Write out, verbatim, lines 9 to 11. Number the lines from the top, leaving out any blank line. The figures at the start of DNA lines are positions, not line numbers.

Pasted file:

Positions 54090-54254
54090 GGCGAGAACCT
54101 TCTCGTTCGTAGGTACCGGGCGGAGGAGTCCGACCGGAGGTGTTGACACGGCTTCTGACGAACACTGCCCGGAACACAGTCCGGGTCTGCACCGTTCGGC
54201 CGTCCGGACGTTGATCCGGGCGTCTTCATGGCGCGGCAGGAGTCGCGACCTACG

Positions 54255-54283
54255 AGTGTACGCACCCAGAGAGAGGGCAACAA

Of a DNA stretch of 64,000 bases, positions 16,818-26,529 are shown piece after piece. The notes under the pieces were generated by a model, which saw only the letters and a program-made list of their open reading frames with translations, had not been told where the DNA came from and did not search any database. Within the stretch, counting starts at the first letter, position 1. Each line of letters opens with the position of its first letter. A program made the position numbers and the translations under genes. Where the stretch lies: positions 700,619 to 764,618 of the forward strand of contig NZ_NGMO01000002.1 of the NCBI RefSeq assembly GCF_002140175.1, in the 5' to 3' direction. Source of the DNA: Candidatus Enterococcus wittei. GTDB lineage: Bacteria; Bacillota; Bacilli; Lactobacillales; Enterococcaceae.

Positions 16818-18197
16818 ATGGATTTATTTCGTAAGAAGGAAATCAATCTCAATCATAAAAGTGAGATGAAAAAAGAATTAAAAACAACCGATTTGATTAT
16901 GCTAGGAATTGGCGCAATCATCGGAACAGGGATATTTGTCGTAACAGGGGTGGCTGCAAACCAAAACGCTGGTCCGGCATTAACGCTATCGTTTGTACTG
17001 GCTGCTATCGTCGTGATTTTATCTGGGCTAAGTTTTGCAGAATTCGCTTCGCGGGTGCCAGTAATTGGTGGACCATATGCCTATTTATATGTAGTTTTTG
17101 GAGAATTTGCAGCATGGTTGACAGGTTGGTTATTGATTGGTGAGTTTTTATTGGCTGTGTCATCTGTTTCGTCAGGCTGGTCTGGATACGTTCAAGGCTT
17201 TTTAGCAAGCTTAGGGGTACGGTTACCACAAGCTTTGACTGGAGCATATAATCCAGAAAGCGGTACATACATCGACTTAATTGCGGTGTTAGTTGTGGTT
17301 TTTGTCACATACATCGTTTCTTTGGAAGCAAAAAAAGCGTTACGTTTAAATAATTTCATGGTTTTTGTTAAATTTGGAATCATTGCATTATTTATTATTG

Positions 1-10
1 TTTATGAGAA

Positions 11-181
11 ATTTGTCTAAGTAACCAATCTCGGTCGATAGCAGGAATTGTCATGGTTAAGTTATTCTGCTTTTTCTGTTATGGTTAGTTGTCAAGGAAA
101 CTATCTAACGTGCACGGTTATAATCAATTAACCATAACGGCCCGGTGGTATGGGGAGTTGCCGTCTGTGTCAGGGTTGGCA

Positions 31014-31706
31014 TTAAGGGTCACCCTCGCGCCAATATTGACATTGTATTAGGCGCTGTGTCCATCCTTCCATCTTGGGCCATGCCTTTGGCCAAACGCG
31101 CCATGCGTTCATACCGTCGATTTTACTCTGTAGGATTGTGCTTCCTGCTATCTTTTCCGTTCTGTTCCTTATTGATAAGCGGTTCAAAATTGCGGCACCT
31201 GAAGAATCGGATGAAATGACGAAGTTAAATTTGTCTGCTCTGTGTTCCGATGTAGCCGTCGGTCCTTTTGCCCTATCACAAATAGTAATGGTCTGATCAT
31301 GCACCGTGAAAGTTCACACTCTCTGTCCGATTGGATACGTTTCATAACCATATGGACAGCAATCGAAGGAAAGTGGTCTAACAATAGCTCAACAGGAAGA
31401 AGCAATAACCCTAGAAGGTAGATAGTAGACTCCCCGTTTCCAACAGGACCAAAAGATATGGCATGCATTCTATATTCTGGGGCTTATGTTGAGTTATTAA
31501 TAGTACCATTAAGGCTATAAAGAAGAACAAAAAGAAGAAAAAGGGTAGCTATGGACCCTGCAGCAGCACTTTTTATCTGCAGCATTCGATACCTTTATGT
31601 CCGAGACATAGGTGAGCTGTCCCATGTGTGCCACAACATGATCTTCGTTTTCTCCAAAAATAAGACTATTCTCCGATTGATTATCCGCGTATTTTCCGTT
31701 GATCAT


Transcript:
16818 ATGGATTTATTTCGTAAGAAGGAAATCAATCTCAATCATAAAAGTGAGATGAAAAAAGAATTAAAAACAACCGATTTGATTAT
16901 GCTAGGAATTGGCGCAATCATCGGAACAGGGATATTTGTCGTAACAGGGGTGGCTGCAAACCAAAACGCTGGTCCGGCATTAACGCTATCGTTTGTACTG
17001 GCTGCTATCGTCGTGATTTTATCTGGGCTAAGTTTTGCAGAATTCGCTTCGCGGGTGCCAGTAATTGGTGGACCATATGCCTATTTATATGTAGTTTTTG